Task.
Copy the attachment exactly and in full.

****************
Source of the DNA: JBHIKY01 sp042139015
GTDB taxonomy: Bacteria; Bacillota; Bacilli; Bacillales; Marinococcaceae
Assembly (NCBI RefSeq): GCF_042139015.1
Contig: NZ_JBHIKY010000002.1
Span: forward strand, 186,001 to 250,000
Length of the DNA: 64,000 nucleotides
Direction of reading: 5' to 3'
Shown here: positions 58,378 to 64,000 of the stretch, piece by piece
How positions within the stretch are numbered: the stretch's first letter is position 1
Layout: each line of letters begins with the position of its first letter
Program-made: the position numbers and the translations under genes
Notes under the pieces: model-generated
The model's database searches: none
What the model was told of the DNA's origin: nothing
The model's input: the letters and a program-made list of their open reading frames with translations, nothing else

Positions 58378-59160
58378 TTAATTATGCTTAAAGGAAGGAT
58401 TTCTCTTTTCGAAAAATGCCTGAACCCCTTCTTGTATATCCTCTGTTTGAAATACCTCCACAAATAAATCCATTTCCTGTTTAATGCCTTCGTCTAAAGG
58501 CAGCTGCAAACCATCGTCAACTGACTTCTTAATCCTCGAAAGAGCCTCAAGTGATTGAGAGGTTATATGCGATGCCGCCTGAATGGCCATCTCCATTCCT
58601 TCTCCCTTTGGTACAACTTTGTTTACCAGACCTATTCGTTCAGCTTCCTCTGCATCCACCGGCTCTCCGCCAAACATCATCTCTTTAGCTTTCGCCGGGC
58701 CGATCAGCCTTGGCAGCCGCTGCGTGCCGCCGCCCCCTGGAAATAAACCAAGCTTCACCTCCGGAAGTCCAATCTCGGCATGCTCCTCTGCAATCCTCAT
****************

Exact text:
Source of the DNA: JBHIKY01 sp042139015
GTDB taxonomy: Bacteria; Bacillota; Bacilli; Bacillales; Marinococcaceae
Assembly (NCBI RefSeq): GCF_042139015.1
Contig: NZ_JBHIKY010000002.1
Span: forward strand, 186,001 to 250,000
Length of the DNA: 64,000 nucleotides
Direction of reading: 5' to 3'
Shown here: positions 58,378 to 64,000 of the stretch, piece by piece
How positions within the stretch are numbered: the stretch's first letter is position 1
Layout: each line of letters begins with the position of its first letter
Program-made: the position numbers and the translations under genes
Notes under the pieces: model-generated
The model's database searches: none
What the model was told of the DNA's origin: nothing
The model's input: the letters and a program-made list of their open reading frames with translations, nothing else

Positions 58378-59160
58378 TTAATTATGCTTAAAGGAAGGAT
58401 TTCTCTTTTCGAAAAATGCCTGAACCCCTTCTTGTATATCCTCTGTTTGAAATACCTCCACAAATAAATCCATTTCCTGTTTAATGCCTTCGTCTAAAGG
58501 CAGCTGCAAACCATCGTCAACTGACTTCTTAATCCTCGAAAGAGCCTCAAGTGATTGAGAGGTTATATGCGATGCCGCCTGAATGGCCATCTCCATTCCT
58601 TCTCCCTTTGGTACAACTTTGTTTACCAGACCTATTCGTTCAGCTTCCTCTGCATCCACCGGCTCTCCGCCAAACATCATCTCTTTAGCTTTCGCCGGGC
58701 CGATCAGCCTTGGCAGCCGCTGCGTGCCGCCGCCCCCTGGAAATAAACCAAGCTTCACCTCCGGAAGTCCAATCTCGGCATGCTCCTCTGCAATCCTCAT